If a song worth can be measured by its influence then the fact that ‘A Case of You’ has been covered by well over 200 artists surely places it amidst music’s upper echelons. Prince was so moved by the song that it not only inspired a cover version, ‘A Case of U’, but endeared him so strongly to Mitchell’s music that he began to pen her fevered letters of adoration.
As Joni once told New York Magazine, “Prince used to write me fan mail with all of the U’s and hearts that way that he writes,” Mitchell fondly reminisced in 2015. “And the office took it as mail from the lunatic fringe and just tossed it!”. It is a cutesy side story to an otherwise behemoth break-up track and Prince’s love of it exemplifies the impact of the song.
‘A Case of You’ towers above heart-torn imitators by means of sheer sincerity. As Mitchell once told Mojo Magazine, “I think men write very dishonestly about breakups. I wanted to be capable of being responsible for my own errors. If there was friction between me and another person, I wanted to be able to see my participation in it so I could see what could be changed and what could not. That is part of the pursuit of happiness. You have to pull the weeds in your soul when you are young, when they are sprouting, otherwise they will choke you.”
This profound and beautifully illustrated point about the need to take dominion over life’s unfurling circumstances and their effects on us as people is the sort of poignant intelligence that permeated Mitchell’s work as a songwriter. It is also the reason she is held in such high esteem by all the artists whom she has influenced and moved.
It is a fascinating thought, therefore, that one of the many artists moved enough to cover the track, may well have also been the songs muse.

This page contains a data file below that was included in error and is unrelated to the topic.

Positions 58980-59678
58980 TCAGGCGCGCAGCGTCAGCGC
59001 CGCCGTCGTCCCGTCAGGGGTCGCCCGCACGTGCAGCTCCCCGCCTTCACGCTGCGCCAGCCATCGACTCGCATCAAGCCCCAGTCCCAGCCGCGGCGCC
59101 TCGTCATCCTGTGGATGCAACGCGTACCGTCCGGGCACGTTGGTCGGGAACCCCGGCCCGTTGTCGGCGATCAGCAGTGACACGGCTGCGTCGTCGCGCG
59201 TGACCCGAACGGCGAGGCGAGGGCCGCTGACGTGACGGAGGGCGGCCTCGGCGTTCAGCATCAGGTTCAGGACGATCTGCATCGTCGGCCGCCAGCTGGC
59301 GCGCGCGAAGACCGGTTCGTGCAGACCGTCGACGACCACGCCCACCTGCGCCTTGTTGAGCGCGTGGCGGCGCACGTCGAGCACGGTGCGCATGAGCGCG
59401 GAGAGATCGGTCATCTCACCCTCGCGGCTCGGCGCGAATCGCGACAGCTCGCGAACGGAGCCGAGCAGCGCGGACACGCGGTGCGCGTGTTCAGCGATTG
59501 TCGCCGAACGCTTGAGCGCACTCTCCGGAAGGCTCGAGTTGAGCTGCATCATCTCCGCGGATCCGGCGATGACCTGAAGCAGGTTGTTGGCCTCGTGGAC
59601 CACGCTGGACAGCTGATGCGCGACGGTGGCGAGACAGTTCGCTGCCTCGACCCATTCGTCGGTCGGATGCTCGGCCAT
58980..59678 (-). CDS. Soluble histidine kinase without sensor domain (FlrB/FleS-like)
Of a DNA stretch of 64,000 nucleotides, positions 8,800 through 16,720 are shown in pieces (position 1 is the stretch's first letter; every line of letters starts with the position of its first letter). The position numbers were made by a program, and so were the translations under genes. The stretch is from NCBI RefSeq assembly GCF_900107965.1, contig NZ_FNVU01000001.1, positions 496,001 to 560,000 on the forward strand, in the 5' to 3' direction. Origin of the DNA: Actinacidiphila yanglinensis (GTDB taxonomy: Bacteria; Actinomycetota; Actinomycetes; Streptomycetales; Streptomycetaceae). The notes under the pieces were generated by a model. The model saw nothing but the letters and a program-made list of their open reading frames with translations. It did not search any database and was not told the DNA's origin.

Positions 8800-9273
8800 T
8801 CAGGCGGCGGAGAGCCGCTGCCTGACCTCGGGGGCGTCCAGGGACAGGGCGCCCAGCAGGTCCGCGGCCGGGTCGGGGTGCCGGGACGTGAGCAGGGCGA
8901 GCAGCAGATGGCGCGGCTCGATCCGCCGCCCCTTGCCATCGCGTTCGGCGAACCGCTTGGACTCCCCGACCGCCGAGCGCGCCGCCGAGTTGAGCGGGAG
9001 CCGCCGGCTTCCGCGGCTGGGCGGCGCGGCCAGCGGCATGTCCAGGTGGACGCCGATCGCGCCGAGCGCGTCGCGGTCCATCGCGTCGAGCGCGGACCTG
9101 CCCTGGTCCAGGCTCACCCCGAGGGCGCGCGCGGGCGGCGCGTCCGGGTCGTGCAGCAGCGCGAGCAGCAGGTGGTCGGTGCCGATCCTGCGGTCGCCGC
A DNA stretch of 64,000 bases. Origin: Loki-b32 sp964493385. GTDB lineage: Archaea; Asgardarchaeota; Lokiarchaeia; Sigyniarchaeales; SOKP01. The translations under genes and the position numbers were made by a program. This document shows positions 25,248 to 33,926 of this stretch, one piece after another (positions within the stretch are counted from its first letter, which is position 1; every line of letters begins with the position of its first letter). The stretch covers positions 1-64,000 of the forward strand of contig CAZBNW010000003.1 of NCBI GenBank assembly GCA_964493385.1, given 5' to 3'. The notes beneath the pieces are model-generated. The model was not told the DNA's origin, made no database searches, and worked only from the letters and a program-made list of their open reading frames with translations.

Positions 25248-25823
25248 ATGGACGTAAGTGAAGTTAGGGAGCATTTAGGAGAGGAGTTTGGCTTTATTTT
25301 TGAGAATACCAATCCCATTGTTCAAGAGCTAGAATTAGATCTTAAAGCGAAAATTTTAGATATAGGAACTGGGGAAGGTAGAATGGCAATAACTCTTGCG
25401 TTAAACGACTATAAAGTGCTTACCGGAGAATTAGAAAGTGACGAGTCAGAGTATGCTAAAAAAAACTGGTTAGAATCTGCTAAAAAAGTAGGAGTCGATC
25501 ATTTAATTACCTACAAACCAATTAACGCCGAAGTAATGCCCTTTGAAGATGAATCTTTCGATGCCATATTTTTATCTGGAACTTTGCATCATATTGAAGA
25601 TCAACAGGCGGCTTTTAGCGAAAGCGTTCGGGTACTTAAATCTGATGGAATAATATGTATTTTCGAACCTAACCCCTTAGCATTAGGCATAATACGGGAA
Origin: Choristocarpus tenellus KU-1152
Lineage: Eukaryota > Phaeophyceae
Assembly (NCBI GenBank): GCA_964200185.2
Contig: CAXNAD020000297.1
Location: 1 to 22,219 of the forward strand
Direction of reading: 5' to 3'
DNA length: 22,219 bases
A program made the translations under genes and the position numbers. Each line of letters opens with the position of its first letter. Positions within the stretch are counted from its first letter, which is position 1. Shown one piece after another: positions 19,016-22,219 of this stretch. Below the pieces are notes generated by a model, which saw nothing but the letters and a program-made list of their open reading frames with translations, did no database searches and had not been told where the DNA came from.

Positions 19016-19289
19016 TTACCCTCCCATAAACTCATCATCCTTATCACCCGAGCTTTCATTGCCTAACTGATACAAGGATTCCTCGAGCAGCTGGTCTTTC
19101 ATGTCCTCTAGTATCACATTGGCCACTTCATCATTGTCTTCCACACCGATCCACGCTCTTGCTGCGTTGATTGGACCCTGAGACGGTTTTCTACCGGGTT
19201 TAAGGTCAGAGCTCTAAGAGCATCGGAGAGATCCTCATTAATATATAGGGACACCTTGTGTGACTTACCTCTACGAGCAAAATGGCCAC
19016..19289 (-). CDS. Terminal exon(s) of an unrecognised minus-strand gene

Not just ‘A Case of You’ but indeed a lot of the material on her beloved album Blue is centred around a break-up that the singer-songwriter was enduring with fellow musician Graham Nash. The songs lyric, in part, detail the fading spark of a relationship heading towards its end and the growing divide between two lovers with lines like, “Just before our love got lost you said, / I am as constant as a northern star / And I said, “Constantly in the darkness,” illuminating poetically the notion of a rift.
What makes the track so unique and full of depth, however, is the fact that it somehow functions as both a break-up lamentation but also an ode to somebody, exemplifying the dichotomy of love and love lost. Thus there is also an argument that the idea of the song being simply about Nash is far too head-on.
The track’s production features James Taylor on guitar and Mitchell providing the strumming on the Appalachian dulcimer. The pair would later have an intense but brief relationship, so it is easy to speculate that the flowering of a new romance from the ashes of another could be the reason behind the songs self-evident light and shade.
This notion of star-crossed lovers and kindred souls is also reflected in the literary influences that Mitchell has referenced as inspirations behind some of the lyrics. “I am as constant as the Northern Star,” alludes to Shakespeare’s Julius Caesar one of the most schismatic figures in literature, whereas “Love is touching souls,” is in reference to the Rainer Maria Rilke poem ‘Love Song’, which examines the inner yearnings of two guarded souls, elucidating how Mitchell may have felt at the time.
Ultimately it is a song that has derived a universality from a very singular experience, and it is this, regardless of who it was written about, that has made it resonate with so many. We may never know for certain who the song is about directly – if it is indeed about one specific person – but Mitchell’s spiritually translucent performance means that the emotion behind the piece is gleamingly exposed and defenceless.